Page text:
Gómez-Vega, Ibis, 1952-
Ph.D. (Doctor of Philosophy)
Department of English
American literature; Asian Americans--Study and teaching
This research probes into the representations of the Nanjing Massacre in Chinese American literature, in particular Shouhua Qi's When the Purple Mountain Burns, Ha Jin's Nanjing Requiem, Geling Yan's The Flowers of War, and Wing Tek Lum's The Nanjing Massacre: Poems. In light of Rene Girard's theories of violence, in particular his ideas of a circle of violence, mimetic desire, sacrificial substitution, and myth as connected with stereotypes of persecution, this research diagnoses the terrors and horrors depicted in the above-mentioned texts and argues that the Nanjing Massacre as represented in Chinese American literature is no ordinary act of war, but sheer violence---violence taking innocent civilians and surrendered soldiers as scapegoats. Focusing on how each text addresses violence through the lens of perpetrators, rescuers, scapegoats, and secondary witnesses, this research concludes that the surge of the Nanjing Massacre texts at the beginning of the twenty-first century is the collective efforts of Chinese American writers, who are concerned about the witnessing crisis of the Nanjing Massacre and wish to reconstruct the forgotten history by drawing a panoramic view of the intensity and scale of violence borne in this catastrophe.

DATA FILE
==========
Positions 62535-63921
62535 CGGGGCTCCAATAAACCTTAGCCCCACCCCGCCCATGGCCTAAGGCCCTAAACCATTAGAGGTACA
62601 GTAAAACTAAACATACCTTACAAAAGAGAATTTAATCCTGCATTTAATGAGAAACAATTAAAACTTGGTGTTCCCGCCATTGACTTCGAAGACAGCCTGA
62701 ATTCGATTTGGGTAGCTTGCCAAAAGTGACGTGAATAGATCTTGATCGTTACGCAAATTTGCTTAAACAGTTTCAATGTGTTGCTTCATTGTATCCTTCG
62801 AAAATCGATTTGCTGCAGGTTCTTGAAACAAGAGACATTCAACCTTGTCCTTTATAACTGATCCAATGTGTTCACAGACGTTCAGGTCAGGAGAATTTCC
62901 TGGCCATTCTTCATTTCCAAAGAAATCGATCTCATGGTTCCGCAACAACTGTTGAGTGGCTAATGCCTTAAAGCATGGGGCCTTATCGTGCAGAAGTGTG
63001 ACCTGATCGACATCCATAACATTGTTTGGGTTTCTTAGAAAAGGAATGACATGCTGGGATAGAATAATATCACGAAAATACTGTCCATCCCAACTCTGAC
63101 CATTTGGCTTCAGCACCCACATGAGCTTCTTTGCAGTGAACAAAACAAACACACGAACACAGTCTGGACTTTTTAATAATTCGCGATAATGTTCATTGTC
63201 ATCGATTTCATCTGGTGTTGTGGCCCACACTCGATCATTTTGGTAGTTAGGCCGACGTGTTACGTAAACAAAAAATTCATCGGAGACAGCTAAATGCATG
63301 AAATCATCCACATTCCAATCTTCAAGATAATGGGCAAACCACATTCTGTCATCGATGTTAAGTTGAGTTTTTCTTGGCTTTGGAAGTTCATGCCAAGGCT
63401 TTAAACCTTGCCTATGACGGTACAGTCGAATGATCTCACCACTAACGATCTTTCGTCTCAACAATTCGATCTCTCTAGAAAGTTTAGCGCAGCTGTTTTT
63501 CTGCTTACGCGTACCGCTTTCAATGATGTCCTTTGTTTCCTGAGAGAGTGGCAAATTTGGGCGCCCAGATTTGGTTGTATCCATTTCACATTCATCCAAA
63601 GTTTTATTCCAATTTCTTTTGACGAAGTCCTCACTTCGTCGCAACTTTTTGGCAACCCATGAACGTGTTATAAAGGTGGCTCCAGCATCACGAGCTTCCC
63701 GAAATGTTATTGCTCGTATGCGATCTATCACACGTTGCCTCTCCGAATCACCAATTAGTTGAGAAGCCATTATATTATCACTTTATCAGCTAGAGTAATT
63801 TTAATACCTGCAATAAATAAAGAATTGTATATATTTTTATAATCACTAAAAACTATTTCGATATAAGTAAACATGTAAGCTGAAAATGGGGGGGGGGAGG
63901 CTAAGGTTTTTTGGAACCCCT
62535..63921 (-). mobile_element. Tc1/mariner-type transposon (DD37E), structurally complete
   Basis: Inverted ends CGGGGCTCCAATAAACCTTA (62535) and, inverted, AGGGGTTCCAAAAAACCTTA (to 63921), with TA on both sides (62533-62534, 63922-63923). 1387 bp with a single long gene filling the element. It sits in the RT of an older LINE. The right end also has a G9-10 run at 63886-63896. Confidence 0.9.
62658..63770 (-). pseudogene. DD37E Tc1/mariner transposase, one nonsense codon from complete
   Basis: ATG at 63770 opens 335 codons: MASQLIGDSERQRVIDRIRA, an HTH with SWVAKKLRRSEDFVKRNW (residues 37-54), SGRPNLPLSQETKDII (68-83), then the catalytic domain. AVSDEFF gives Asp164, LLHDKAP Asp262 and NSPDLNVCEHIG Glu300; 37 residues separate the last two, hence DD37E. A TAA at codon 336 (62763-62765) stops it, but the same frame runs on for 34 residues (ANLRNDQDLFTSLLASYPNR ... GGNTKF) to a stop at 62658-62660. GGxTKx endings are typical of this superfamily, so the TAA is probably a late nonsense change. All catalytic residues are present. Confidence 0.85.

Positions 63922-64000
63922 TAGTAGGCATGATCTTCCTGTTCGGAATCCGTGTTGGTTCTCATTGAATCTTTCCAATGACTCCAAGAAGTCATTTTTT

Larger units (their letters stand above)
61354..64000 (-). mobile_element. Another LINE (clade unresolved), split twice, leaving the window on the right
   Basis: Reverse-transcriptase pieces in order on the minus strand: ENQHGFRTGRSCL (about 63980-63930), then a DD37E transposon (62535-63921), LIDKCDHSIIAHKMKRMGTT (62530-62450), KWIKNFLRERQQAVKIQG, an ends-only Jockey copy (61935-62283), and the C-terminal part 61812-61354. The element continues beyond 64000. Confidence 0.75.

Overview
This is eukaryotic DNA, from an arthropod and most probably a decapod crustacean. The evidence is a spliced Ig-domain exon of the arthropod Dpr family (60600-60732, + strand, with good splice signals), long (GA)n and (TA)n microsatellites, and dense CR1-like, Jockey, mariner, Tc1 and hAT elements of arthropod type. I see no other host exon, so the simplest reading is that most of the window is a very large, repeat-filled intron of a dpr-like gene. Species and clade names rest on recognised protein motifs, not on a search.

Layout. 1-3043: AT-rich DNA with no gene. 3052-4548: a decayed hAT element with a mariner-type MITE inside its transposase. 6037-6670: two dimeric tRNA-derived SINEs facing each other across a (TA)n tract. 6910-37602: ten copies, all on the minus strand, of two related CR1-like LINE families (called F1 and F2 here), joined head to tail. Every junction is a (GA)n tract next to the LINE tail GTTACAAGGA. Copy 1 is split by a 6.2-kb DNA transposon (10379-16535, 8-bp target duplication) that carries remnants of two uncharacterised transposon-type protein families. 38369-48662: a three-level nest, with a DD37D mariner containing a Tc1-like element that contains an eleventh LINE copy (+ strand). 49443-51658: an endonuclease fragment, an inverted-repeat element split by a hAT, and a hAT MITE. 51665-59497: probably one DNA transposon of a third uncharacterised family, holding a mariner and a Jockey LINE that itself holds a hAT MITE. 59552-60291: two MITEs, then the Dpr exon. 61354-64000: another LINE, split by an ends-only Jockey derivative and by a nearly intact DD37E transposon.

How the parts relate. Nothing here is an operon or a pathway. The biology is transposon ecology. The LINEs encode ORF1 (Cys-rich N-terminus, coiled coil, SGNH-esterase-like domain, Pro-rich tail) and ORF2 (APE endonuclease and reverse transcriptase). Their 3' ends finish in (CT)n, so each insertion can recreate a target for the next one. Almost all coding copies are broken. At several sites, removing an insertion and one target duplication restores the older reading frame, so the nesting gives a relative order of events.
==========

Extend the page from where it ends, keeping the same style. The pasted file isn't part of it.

Zhang, Xiaoling, "Perpetrators, rescuers, scapegoats, and secondary witnesses : representations of the Nanjing massacre in Chinese American literature" (2017). Graduate Research Theses & Dissertations. 4339.
Northern Illinois University
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